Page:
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(L-R): Kabir Sethi, Ed Obuchowski, Vikram Chugh and Nick Graham

The Human Side of Tech Matters Most

A panel of four technology executives discuss what happens when human advice meets technology.

Technology is great, but the buck ultimately still stops with humans—for better or worse. That was the message from a panel of four technology executives at the 2021 Industry Awards on Thursday at New York City’s New York Athletic Club.

The panel agreed that a near-term investment in training and the “digital experience” of their advisors is paramount. Ed Obuchowski, executive vice president and CTO of Advisor Group, said his firm attempts to strike a balance between giving its advisors the latest in technology, while not straying too far from tech that’s familiar to long-time advisors. At the end of the day, however, the technology is built for humans, not the other way around.

“We take an approach to deliver flexibility,” said Nick Graham, CTO for Cambridge Investment Research, in describing his firm’s approach to tech. Flexibility is critical because advisors can’t possibly keep up with the rate of technological innovation, added Vikram Chugh, chief operating officer of Robertson Stephens. Rather than trying to master every new innovation, it’s more important to be able to adapt to, and be comfortable with, changes.

Another critical aspect of maintaining the human aspect of advisor technology is recognizing that investors will want both human and tech solutions—and to clearly communicate with advisors where those boundaries lie. Human advisors shouldn’t feel like their firm’s tech is encroaching on their turf, said Kabir Sethi, managing director and head of digital wealth management at Merrill Lynch Wealth Management. “When you have a business with 15,000 advisors, you have to manage the conflict that can happen and the perceptions of competing solutions,” he said of robo advice and software-driven investment tools. Ultimately, it's up to investors to decide how they want to invest, but Merrill still has the responsibility of communicating with advisors as to where the boundaries of tech meet human advice, he said. “That’s what we’ve spent a lot of time on.”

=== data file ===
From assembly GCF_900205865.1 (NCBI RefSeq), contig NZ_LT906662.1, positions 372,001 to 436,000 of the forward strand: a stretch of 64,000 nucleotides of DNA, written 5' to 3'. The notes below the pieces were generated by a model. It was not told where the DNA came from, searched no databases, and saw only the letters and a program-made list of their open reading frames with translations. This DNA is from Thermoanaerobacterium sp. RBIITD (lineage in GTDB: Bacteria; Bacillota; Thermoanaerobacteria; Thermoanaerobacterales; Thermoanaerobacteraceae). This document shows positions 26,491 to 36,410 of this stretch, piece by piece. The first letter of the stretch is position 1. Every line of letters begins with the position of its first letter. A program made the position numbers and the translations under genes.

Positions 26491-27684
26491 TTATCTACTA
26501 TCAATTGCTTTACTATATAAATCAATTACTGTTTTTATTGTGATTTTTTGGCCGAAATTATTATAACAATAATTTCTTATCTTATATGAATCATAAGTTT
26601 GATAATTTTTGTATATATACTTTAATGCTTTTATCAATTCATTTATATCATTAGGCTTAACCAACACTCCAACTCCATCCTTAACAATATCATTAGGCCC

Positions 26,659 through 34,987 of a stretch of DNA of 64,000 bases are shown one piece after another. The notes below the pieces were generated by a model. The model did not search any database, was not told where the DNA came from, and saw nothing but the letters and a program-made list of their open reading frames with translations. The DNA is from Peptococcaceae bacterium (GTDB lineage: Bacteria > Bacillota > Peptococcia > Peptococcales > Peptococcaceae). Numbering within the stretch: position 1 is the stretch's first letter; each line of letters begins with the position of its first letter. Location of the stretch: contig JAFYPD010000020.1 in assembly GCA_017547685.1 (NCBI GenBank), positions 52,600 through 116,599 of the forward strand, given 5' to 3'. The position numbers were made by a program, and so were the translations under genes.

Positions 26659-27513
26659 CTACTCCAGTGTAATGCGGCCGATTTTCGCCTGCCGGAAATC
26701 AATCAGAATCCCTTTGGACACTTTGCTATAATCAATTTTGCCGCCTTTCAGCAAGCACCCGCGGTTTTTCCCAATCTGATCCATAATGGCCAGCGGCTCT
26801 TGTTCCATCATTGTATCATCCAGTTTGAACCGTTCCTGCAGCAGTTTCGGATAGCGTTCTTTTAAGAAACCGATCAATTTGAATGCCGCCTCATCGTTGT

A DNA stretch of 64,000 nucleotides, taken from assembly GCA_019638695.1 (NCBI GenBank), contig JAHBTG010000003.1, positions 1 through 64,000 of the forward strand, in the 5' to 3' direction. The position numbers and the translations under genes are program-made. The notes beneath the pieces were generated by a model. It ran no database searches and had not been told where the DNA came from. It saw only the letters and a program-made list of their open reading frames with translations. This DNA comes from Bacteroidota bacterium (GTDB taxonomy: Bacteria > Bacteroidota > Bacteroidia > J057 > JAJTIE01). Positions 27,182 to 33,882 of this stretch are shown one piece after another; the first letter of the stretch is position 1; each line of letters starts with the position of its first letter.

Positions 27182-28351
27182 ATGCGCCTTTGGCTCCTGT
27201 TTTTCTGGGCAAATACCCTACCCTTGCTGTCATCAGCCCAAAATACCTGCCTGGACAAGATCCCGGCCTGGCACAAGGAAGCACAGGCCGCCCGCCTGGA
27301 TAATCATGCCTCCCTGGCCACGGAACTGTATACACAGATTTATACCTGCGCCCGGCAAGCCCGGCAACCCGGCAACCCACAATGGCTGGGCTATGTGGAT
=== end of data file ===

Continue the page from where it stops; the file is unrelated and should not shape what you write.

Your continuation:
That said, even as human advisors and their colleagues help create meaningful connections with investors, which drive the wealth management business forward, humans still make mistakes that heavily impact tech, particularly in the realm of cybersecurity.

Almost all cybersecurity breaches are a result of human error, said Chugh. While training can help mitigate that risk, it’s still something that should keep advisors up at night.

As banks have become better at defending themselves against cyberattacks, bad actors have turned to the independent space, said Obuchowski. He recommends dividing cybersecurity into home office protocols and advisor-level protocols. The latter are particularly complex, because each firm has its own systems, familiarity with technology and approach to cybersecurity.

For its part, Merrill Lynch has an “unlimited” budget for security, according to Sethi. That’s to reflect the severity of something going wrong. One vulnerability could prove to have “unimaginable” consequences, he said.

Executives on the panel agreed that technology would only continue to expand in its importance but won't truly replace the human element of advice. “If COVID taught us anything … it’s that the need to have a human relationship is absolutely critical,” said Obuchowski. In the end, technology is just a means to an end, he concluded.

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